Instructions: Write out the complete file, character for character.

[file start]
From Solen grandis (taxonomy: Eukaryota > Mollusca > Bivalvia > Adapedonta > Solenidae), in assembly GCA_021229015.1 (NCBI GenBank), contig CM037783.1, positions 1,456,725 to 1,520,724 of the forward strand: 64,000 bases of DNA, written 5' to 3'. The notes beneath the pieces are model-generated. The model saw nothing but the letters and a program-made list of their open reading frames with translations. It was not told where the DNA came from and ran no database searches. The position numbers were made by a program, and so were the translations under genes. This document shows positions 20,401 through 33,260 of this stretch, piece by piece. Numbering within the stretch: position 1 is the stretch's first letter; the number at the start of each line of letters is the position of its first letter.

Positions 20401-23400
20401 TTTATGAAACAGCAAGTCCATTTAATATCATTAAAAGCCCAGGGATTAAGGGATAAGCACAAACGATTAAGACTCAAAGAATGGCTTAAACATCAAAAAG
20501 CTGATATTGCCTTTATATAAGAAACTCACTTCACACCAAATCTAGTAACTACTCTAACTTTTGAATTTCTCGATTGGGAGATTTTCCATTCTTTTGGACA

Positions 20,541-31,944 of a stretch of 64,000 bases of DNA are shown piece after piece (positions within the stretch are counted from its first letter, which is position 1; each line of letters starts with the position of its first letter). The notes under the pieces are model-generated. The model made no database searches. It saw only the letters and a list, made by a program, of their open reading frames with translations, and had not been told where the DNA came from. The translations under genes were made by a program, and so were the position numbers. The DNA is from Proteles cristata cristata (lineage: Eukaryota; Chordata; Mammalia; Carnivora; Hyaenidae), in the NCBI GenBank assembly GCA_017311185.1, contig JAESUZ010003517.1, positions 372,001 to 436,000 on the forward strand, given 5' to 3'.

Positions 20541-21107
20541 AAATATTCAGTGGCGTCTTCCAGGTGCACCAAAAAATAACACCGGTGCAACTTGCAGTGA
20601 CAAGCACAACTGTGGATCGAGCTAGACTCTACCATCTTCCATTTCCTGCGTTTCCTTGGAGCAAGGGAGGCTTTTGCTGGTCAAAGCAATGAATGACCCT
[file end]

From Solen grandis (taxonomy: Eukaryota > Mollusca > Bivalvia > Adapedonta > Solenidae), in assembly GCA_021229015.1 (NCBI GenBank), contig CM037783.1, positions 1,456,725 to 1,520,724 of the forward strand: 64,000 bases of DNA, written 5' to 3'. The notes beneath the pieces are model-generated. The model saw nothing but the letters and a program-made list of their open reading frames with translations. It was not told where the DNA came from and ran no database searches. The position numbers were made by a program, and so were the translations under genes. This document shows positions 20,401 through 33,260 of this stretch, piece by piece. Numbering within the stretch: position 1 is the stretch's first letter; the number at the start of each line of letters is the position of its first letter.

Positions 20401-23400
20401 TTTATGAAACAGCAAGTCCATTTAATATCATTAAAAGCCCAGGGATTAAGGGATAAGCACAAACGATTAAGACTCAAAGAATGGCTTAAACATCAAAAAG
20501 CTGATATTGCCTTTATATAAGAAACTCACTTCACACCAAATCTAGTAACTACTCTAACTTTTGAATTTCTCGATTGGGAGATTTTCCATTCTTTTGGACA

Positions 20,541-31,944 of a stretch of 64,000 bases of DNA are shown piece after piece (positions within the stretch are counted from its first letter, which is position 1; each line of letters starts with the position of its first letter). The notes under the pieces are model-generated. The model made no database searches. It saw only the letters and a list, made by a program, of their open reading frames with translations, and had not been told where the DNA came from. The translations under genes were made by a program, and so were the position numbers. The DNA is from Proteles cristata cristata (lineage: Eukaryota; Chordata; Mammalia; Carnivora; Hyaenidae), in the NCBI GenBank assembly GCA_017311185.1, contig JAESUZ010003517.1, positions 372,001 to 436,000 on the forward strand, given 5' to 3'.

Positions 20541-21107
20541 AAATATTCAGTGGCGTCTTCCAGGTGCACCAAAAAATAACACCGGTGCAACTTGCAGTGA
20601 CAAGCACAACTGTGGATCGAGCTAGACTCTACCATCTTCCATTTCCTGCGTTTCCTTGGAGCAAGGGAGGCTTTTGCTGGTCAAAGCAATGAATGACCCT